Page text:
Going home for the holidays is what I’ve looked forward to every year since I’ve been attending Florida State University. As a Mexican-American, I can expect that our holidays are filled with family, laughter and lots of alcohol. But it can also be very stressful, as any family celebration can be.
You’ll be constantly interrogated with questions, the same ones every year in fact. You’ll be surrounded by a lot of cousins and have that one family member that will always ask you to bring them another cerveza. Everyone will be in the kitchen cooking with no possible way of getting through, and there will be lots of dancing that you can’t possibly escape from. Tios will bring their American girlfriends along, and tias will be ready for chisme. Oh, and if you’re visiting someone and your mom says “Ya nos vamos,” that’s a lie. The events are endless and never boring.
Here is what to expect:
Spanish music playing on a Saturday morning
When you wake up to the sound of sweeping accompanied by a Juan Gabrielle or old Spanish songs playing the background, you know it’s time to get up and clean. Even if you’re sleeping, it doesn’t matter. Even if people are coming over to dirty the floor anyway, it doesn’t matter. Cleaning is basically a ritual practice.
"Saludaste a todos?"
When people start coming over you get, “Did you say hi to everyone?” It's the number one thing your mom says to you while giving you that look with her eyes. You can expect to hear that question repeated the entire time, checking to make sure you said hello to every single person. There’s no escaping it.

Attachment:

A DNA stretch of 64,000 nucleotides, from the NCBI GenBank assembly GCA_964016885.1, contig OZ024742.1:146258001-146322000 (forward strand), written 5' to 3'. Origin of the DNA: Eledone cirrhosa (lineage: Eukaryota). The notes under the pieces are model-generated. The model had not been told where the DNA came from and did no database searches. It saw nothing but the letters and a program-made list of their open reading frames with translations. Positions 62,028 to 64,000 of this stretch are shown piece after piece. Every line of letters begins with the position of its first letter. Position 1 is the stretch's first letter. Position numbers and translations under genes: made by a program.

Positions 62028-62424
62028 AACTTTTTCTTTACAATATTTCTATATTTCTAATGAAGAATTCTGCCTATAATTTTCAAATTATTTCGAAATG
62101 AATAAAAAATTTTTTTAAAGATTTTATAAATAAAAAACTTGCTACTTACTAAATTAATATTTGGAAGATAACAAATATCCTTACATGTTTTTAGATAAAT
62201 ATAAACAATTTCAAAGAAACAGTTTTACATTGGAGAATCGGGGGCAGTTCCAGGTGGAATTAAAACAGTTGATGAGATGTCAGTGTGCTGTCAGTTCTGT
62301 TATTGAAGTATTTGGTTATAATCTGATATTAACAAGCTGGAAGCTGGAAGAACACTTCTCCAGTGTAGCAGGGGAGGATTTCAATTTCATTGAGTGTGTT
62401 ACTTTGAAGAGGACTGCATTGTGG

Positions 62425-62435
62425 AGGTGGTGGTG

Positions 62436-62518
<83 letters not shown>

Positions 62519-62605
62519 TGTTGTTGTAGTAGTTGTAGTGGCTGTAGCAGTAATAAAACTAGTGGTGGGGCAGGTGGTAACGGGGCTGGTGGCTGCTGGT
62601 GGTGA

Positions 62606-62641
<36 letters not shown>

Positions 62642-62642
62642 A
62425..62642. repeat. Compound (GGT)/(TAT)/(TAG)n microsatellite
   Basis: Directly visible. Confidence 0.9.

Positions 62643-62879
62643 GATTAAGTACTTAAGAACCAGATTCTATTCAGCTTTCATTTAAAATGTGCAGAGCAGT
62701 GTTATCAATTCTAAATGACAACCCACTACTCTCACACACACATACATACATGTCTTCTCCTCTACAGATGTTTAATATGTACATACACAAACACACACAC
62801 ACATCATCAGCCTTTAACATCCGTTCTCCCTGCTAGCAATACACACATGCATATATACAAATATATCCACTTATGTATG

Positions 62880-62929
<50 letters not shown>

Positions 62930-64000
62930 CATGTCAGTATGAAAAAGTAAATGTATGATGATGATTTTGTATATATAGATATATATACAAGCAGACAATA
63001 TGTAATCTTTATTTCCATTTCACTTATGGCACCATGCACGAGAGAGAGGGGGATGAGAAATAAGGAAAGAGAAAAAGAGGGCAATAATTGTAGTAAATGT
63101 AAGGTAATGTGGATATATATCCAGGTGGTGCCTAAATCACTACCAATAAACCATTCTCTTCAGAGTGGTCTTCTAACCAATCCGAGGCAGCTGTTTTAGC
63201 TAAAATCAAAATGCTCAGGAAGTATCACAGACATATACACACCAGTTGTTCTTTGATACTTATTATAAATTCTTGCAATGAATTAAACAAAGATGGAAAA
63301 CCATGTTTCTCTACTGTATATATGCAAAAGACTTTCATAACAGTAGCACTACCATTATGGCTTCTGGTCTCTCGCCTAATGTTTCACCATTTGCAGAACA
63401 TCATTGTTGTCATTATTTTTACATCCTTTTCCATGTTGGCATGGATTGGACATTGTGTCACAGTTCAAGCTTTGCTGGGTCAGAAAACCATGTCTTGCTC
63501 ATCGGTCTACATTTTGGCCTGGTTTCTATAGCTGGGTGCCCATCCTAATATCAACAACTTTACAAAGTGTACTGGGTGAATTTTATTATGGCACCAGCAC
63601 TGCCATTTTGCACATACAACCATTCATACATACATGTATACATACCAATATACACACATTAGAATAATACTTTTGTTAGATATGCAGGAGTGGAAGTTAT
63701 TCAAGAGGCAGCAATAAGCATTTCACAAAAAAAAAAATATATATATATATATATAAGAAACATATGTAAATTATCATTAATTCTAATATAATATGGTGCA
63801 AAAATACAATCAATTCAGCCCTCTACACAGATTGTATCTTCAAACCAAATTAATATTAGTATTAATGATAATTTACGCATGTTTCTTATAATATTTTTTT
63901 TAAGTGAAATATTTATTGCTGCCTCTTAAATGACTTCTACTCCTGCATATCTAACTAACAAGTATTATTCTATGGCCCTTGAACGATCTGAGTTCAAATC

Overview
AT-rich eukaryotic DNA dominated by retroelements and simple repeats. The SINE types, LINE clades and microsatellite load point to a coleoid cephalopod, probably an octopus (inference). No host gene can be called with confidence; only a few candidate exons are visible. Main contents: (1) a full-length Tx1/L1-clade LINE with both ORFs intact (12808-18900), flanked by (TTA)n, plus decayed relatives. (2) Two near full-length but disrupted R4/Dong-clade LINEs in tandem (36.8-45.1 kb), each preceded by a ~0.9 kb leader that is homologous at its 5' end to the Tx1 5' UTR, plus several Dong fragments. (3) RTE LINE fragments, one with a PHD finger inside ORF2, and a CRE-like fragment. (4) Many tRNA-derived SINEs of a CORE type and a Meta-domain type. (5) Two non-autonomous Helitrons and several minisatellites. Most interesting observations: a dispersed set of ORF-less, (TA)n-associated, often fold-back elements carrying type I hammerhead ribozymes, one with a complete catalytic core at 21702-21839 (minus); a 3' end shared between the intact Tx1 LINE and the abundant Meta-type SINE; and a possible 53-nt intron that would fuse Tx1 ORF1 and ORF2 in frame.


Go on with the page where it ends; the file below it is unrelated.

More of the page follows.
"Y tu novio? Tienes un boyfriend?"
It’s that time of the year when you get asked, “And your boyfriend?” or “Do you have a boyfriend?” No, I’m focusing on myself and my career. I don’t need a distraction.
"Estas flaka, estas comiendo?"
This means “You look skinny, are you eating?” No, I’m not because I’m in college and I’m broke. Or you could actually be gaining weight and you’ll still get this question. And then your abuela or tias will start cooking for you and force you to eat, whether you look skinny or not.
"What are you doing after you graduate?"
I honestly don’t know.
Someone will speak to you in Spanish
And you won’t know what to do. So, you’ll just smile and pretend like you know what they’re saying because your Spanish isn’t that good.
Vas a ver
If you get in trouble for any reason at all and you hear this from your mom, s*** is about to go down when everyone leaves.
“Gossip.” What’s great about this is that you can be minding your own business, sitting at the table eating your tamale, when you’ll overhear everything you’re not supposed to.
But at the end of the day, these are the things you have to look forward to because it’s family and you love them.
All Gifs courtesy of Giphy.